Noora Khalil (pictured above) is a 24-year-old information system management major. As a senior at USF St. Petersburg, Khalil founded Charit-A-Bull, a charity outreach club. She is also a Muslim woman.
Could you summarize the Muslim Ban as you understand it?
Essentially, it stops people from select countries from coming into America.
Where did you hear about it?
It was always a hot topic throughout Trump’s campaign, so I constantly heard about it.
How do you feel this impacts your life?
It’s moreso an indirect impact than a direct one for now. I know it will affect a lot of my family friends. I’m afraid they won’t feel safe enough to travel, fearing that they won’t be able to come back. Another part of me is worried that I will be mistaken for being a foreigner (which happens) and people might think it’s acceptable to say inappropriate things.
Do you know anyone this ban will impact? How will it do so?
I know a lot of people who have green cards and visas, so I worry about them and their families. It all goes back to being afraid to leave the U.S. and never being able to come back. It will affect us as a whole in the sense that we would be losing doctors, engineers, people in the IT field, among many other important roles here in the U.S.
How do you think this will impact the lives of Muslim people living in the United States?
I’m afraid people will start profiling someone who might look or “sound” Muslim, which will open up very bad doors. I fear that someone like my mom, who is visibly Muslim and has an accent despite being fluent in English, will be subject to a lot of hate outside the home. There is nothing that scares me more than thinking about how someone can inflict any kind of harm, whether it be verbal or physical, onto someone as kind as my mother.
What do you think would be an ideal way to deal with refugees and “keep the U.S. safe,” if possible?
While there is no black and white answer, it pains me knowing that they are running from the same people we are trying to protect ourselves from. All of these victims had a life’s worth of adventures and stories behind them that were ripped away and they deserve to be able to not only tell us their story but continue writing it in the land of opportunity. Anyone who steps foot onto U.S. soil has the potential to do great things and they can potentially be great contributors to our economy. We look at this situation as a “that’s their problem, not ours,” we should remove the mentality that it’s us vs. them.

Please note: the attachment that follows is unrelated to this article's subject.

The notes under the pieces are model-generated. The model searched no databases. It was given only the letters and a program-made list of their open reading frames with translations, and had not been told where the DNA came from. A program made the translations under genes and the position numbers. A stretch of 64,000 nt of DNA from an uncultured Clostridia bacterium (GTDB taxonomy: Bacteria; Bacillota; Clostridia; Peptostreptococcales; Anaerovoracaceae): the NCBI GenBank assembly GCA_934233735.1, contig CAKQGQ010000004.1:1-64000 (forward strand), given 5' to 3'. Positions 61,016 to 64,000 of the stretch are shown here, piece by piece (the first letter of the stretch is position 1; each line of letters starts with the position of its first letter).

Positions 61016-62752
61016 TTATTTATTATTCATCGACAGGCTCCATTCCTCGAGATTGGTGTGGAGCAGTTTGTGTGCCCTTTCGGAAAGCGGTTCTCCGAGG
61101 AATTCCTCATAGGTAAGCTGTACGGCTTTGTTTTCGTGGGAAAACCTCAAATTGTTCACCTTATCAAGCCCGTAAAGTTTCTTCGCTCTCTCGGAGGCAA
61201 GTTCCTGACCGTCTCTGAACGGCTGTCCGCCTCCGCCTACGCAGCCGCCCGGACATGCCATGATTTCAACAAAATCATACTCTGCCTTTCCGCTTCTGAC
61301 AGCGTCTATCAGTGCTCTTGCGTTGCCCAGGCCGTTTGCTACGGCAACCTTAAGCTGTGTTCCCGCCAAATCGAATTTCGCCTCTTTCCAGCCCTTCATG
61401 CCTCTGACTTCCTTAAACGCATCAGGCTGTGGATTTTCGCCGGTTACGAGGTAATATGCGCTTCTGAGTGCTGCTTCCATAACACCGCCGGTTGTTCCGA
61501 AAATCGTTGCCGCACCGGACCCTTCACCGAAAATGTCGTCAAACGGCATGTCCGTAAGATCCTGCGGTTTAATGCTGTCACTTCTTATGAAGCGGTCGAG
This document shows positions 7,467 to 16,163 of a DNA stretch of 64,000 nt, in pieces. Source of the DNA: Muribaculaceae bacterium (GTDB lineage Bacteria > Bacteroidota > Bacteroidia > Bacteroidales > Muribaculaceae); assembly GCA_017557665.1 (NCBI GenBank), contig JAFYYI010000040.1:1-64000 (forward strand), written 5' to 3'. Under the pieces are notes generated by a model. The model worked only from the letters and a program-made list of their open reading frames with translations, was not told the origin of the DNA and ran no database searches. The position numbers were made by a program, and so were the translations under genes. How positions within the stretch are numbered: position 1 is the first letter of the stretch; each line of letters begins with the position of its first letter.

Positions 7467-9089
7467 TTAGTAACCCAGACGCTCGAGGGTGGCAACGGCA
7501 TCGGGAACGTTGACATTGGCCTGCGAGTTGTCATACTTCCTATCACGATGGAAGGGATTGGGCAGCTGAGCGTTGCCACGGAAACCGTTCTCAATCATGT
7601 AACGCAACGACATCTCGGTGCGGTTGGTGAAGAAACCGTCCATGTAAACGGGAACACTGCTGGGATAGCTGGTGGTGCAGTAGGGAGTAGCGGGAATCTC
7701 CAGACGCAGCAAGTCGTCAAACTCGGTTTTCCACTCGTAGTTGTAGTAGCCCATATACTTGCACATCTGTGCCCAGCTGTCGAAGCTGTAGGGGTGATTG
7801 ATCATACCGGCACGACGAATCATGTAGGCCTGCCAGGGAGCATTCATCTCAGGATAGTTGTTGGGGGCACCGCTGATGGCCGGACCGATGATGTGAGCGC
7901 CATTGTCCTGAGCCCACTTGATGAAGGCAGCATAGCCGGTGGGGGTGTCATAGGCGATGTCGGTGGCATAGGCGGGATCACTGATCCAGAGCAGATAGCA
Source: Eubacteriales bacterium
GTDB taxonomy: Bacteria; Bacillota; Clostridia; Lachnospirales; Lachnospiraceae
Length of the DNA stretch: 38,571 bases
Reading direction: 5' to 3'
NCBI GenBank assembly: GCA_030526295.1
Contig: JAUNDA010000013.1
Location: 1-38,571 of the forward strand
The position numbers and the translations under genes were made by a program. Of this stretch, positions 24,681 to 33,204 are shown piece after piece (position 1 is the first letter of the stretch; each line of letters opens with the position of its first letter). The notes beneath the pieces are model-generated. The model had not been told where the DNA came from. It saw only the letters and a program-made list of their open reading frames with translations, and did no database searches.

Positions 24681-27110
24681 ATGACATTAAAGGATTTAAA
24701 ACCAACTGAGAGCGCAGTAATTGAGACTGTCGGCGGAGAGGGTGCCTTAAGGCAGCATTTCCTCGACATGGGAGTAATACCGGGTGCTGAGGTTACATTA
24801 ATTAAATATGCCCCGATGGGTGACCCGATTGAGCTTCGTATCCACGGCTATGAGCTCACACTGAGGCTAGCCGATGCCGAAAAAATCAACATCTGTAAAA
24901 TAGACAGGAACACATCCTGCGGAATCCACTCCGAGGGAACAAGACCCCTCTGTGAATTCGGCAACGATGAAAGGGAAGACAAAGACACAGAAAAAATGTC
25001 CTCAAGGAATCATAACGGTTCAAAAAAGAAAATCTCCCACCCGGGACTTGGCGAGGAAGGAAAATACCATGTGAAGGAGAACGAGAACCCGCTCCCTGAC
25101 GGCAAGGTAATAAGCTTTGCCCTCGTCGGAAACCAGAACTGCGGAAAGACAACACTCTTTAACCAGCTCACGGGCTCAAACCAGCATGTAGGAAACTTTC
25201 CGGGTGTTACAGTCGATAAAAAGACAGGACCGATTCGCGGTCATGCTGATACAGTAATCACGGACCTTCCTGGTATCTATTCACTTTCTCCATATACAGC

What would you ask of your fellow students?
To keep doing what they are doing. While not everyone agrees with how to go about the refugee crisis, what we can agree on is that hate and bigotry in the nation is completely unacceptable. So if you see a person harassing a minority, Muslim or not, speak out on behalf of those that are too scared to raise their voice.
The one thing that makes me so extremely proud to be an American is seeing people fight for something that does not impact them whatsoever. Watching people stand in solidarity and raise their voice since the voices of the minorities are not heard is a beautiful thing. We look back in history at events like the Holocaust and the Rwandan Genocide and say “ How could they let that happen? We will never let this happen again!”
One large criticism of this ban is that it will do more to alienate people of Muslim faith than it would keep people safe. What are your feelings on the effectiveness of the executive order?
When we look at previous acts of terrorism committed in this country and where the country of origin is, there is little significance to the countries that have been flagged which concerns me in regards to how effective these policies will prove to be. I absolutely agree that it alienates Muslims. I find Muslims using the words “We are just like everyone” etc. and non-Muslims using “they” to describe Muslims. It is already separating us and we don’t even realize it.